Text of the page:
From the union/community alliance position, the core elements of the three demands are non-negotiable: no privatisation, no tariff increases, and a high level anti-corruption committee to bring to justice those managers and corrupt officials who have bled the company dry over the last years. For the first two to become possible and sustainable, government agreement to funding PTAR is crucial. The union/community alliance is solid, but it has to be recognised that there are different degrees of responsibility and pressure. The union has hundreds of people inside the CAM tower, and if the police and military attempt to take the tower by force the consequences will be horrific. Nevertheless, and this needs to be made very clear, the union leadership and those inside the building are prepared for this possibility. It is probably hard for many people to understand or believe that these workers are ready to lay down their lives if necessary in the defence of public services. But those in the popular movement are well aware of the price of holding on to the dream of peace and social justice. In the last ten years 1535 trade union leaders and activists have been assassinated, and the memory of those friends and comrades killed in the class struggle creates, in the mind of those who remain, a collective class-consciousness which provides the energy and the enthusiasm to carry on. As an unpredicted consequence of the terrible repression and brutality of state and para-state forces, a beautiful dignity and resolve has emerged, and it is present inside and outside the CAM Tower.
In the battle of hearts and minds the union/community alliance wage a daily battle to get the message across to the population that their demands are in the interests of the people, with no discussion of collective agreements or personal sectoral interests. But the mass media, owned by the very same families of the oligarchy who would benefit from the privatisation of EMCALI continue to distort the facts, aided by a Mayor attempting to remain in control of a situation which has already gone way above his head. Yesterday in an interview on national radio he suggested that the community spokespeople do not represent anyone, and if it was just the union at the negotiating table then the deal would have already been signed. This is a lie, but those in power make their living from distorting the truth and these tactics of divide and rule are not lost on the union/community alliance. Counteracting these messages without access to massive funds is one of the biggest obstacles of the popular movement, both here nd in the wider world. Yesterday the financial collapse of the union was temporally abated when in a Workers Assembly members began donating there salaries to keep the occupation going with all its related costs, including leaflets and posters to be printed and sent out.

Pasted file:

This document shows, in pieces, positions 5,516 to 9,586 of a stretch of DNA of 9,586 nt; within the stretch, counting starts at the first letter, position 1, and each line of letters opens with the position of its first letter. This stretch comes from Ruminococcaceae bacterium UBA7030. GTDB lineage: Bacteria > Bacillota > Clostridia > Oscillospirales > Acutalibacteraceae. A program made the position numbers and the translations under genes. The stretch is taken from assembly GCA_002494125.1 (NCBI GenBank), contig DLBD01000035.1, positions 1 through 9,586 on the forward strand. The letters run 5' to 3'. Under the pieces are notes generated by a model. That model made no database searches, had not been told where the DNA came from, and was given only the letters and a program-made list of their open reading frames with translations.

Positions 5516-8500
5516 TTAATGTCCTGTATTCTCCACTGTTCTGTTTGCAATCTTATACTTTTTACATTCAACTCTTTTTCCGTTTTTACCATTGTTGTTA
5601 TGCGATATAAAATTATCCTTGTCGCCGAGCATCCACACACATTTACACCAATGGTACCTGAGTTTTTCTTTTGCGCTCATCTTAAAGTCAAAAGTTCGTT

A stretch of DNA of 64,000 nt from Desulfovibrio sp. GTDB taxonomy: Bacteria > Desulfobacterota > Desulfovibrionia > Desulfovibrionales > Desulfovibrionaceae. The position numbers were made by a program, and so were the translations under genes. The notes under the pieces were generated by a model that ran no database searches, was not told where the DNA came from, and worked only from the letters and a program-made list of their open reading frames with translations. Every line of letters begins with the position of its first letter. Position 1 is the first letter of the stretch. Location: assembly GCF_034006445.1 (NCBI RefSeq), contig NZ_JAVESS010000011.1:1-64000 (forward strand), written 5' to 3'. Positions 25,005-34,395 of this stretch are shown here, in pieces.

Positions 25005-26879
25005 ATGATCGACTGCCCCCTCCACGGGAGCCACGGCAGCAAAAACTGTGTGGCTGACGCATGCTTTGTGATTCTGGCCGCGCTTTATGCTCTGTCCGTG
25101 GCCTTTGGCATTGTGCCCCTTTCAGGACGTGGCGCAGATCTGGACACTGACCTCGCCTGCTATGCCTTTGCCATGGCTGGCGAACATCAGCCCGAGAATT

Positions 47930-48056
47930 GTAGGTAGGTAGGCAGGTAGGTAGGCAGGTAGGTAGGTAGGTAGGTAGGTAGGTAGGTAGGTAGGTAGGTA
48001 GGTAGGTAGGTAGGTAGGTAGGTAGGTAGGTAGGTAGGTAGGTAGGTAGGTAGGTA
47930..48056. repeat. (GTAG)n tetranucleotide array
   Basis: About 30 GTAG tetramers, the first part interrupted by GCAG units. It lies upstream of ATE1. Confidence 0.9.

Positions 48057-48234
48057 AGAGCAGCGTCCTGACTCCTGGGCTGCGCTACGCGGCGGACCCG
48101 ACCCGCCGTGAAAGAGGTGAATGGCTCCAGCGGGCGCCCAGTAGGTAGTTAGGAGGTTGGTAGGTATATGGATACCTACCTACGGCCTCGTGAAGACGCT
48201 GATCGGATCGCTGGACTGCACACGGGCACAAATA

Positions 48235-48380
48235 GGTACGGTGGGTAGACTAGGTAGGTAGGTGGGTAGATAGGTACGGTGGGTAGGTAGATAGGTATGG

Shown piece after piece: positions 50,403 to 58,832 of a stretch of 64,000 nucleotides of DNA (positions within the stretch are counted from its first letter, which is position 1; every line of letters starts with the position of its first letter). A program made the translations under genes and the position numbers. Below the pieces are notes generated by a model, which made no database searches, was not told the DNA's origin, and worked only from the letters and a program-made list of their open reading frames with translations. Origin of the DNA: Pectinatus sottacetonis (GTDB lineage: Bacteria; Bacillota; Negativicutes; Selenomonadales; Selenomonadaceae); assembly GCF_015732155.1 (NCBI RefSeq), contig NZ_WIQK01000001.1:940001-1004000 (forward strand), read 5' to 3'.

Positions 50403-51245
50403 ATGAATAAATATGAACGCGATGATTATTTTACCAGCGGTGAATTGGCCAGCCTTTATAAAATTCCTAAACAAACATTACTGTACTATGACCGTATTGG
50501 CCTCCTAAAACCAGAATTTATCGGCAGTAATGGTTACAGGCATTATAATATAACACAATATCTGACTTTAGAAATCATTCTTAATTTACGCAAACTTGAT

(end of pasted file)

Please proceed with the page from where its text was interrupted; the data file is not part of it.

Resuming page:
Each day the SINTRAEMCALI journalist churns out press releases, and the union and the Municipal Strike Command produce documents, posters and leaflets to be distributed across the cities poor neighbourhoods. This is strengthened by public meetings across the city, demonstrations, and Public Assemblies where the situation is explained and clarified. Reports and documents are sent out nationally and internationally to rally more support and solidarity, and the computers in the Human Rights Department have just crashed under the stress of it all. There are also a few humans on the verge of collapse here, but somehow everyone manages to keep going.
The next two days will be crucial, and we all need to do what we can to keep the movement going, not just for the 70% of people living in poverty in Cali, nor for the 60% living in poverty in Colombia, but for all of us who believe that a different world is possible. The occupation of the CAM Tower is a ray of hope, and we must do all we can to defend it.